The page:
Township Manager calls for a meeting with the property owners ASAP
By Rick Marts, Correspondent, The Times
KENNETT — Wednesday evening’s Working Public Meeting of the Board of Supervisors focused almost entirely on Ways Lane, a two-mile stretch of privately-owned, barely passable road in northwest Kennett Township.
In short, the road’s cratered surfaces, lack of drainage and lighting, narrow width, and treacherous shoulders make it unsafe for emergency service vehicles to access residences and businesses when crime, fires, or medical emergencies warrant their presence. Also, the road’s poor surface and lack of basic infrastructure, such as sewers and utilities, along its two-mile length are major deterrents to developers who might want to establish commercial ventures in the neighborhood.
Restoring Ways Lane so that it is a useful and maintainable thoroughfare—one that would be attractive to future investors—has become a major dilemma for the township. Because the road is privately owned, the members of the Board of Supervisors say they do not believe it is justified nor wise to take control of maintaining the road and its right-of-way; and yet the owners of the land may not be able to afford to restore and maintain the road themselves.
To make progress toward finding a way out of this dilemma, Township Manager Lisa Moore said, “We invited the 20 Ways Lane residents to attend tonight’s meeting to help us gain the insights of the residents and present some cost information. I am disappointed that only four have attended.
Moore also said, “At this point, the township does not plan to take over the road and correct its deficiencies because residents and businesses own all the property. Still, so that we could define the scope of the problem, we agreed to provide estimates for rehabbing the road, both to our standards and at a more modest cost.”
And that is what the township’s engineering firm, Remington, Vernick, and Beach Engineers, has done. The engineer provided two estimates to restore Ways Lane. Option A is a restoration done to township standards for road construction and Option B is an estimate for simply repaving the road.
Option A – Restore the Road to Township Standards: $1,788,501
Option B – Repave the Road: $678,300
Supervisors Chairman Scudder Stevens said, “We would hope the landowners would come together and reach agreement about who would pay what portion of the cost to restore the road and shoulder. It’s a private deal because the road and surrounding land belong to them.”
Stevens also said, “In the past, we know that 19 of the 20 land owners agreed to restore the road, but the one hold-out killed the deal. Nevertheless, we continue to be open to discussing how to restore Ways Lane.”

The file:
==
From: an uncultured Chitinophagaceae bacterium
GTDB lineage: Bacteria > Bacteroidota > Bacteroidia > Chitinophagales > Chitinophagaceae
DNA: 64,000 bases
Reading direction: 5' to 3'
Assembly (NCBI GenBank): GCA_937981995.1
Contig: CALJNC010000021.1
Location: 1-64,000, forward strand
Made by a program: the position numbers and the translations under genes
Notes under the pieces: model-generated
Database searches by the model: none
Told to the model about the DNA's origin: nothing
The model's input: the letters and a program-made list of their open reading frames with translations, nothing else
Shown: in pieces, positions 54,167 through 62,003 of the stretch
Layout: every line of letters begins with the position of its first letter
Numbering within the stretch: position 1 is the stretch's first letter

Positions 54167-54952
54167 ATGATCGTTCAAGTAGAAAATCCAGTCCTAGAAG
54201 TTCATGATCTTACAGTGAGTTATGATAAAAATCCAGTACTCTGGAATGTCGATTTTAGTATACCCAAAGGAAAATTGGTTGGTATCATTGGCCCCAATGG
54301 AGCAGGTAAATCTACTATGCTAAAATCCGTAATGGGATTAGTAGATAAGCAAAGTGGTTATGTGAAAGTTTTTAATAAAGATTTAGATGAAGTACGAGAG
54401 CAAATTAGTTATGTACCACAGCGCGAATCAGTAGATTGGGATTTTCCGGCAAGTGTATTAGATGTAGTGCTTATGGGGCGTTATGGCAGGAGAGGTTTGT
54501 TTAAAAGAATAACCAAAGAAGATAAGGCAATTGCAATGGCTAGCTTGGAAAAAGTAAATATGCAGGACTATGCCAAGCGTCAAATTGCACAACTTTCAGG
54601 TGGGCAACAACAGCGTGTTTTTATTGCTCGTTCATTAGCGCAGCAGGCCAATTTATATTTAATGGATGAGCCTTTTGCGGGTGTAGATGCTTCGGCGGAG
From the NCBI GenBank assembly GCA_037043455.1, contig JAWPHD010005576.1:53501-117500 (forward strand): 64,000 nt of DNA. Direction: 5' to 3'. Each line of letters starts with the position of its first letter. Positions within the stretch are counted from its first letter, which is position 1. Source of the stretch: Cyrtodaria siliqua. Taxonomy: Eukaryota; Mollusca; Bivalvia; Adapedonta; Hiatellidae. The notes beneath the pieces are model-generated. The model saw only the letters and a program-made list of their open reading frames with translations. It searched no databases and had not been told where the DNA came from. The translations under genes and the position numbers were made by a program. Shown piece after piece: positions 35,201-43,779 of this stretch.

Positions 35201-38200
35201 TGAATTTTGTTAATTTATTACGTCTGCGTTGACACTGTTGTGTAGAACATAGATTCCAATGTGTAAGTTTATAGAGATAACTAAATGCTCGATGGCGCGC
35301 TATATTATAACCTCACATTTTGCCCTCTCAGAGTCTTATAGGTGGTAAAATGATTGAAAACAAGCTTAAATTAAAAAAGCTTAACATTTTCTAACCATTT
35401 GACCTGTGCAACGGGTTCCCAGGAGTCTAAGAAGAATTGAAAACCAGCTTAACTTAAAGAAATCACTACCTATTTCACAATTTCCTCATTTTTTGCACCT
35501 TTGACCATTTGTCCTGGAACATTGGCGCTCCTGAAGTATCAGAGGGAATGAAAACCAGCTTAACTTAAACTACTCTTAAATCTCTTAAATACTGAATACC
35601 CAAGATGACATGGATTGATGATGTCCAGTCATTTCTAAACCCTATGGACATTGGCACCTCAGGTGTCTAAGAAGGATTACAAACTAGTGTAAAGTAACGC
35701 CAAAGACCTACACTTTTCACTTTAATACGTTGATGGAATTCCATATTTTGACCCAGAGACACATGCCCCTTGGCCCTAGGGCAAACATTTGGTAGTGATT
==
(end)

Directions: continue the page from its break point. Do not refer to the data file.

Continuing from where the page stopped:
A question arose from the floor about whether grants for private road restoration are available. A representative of Remington, Vernick, and Beach said he was not aware of any grants available, although he was willing to research the questions.
Stevens suggested that “perhaps a non-profit group might qualify for a grant. What we do with Ways Lane, in a general sense, is of very great concern to the township. This issue is being discussed in connection with our Comprehensive Plan for economic development of our municipalities.”
To complicate matters, other developers and quasi-governmental entities are discussing how to further develop the US-1 corridor north of where Ways Lane intersects Cypress Street, near the Italian-American Club.
Moore said, “We’ve heard that the library might relocate near one end of Ways Lane, which would bring in utilities to that area at least. The township is willing to spearhead the restoration project by coordinating the owners as they try restore Ways Lane on their own.”
In addition, according to a meeting attendee who is a member of the township’s Planning Commission, Bob Listerman, a group that is considering how to develop the US-1 corridor—the Chester County Economic Development Council—would like to explain to the Ways Lane owners what the potential is for development. Listerman said, “No one knows who is willing to sell for the right offer. We are at an impasse because no one knows what the owners want to do. But the property needs to be restored to township standards before a developer would be interested.”
Listerman suggested a serious meeting with the Ways Lane property owners.
Moore followed that by saying, “We need to schedule that meeting as soon as possible, or we need to change gears and perhaps settle for only repaving, with one of the owners—a concrete company—paying for the concrete, as they offered to do earlier.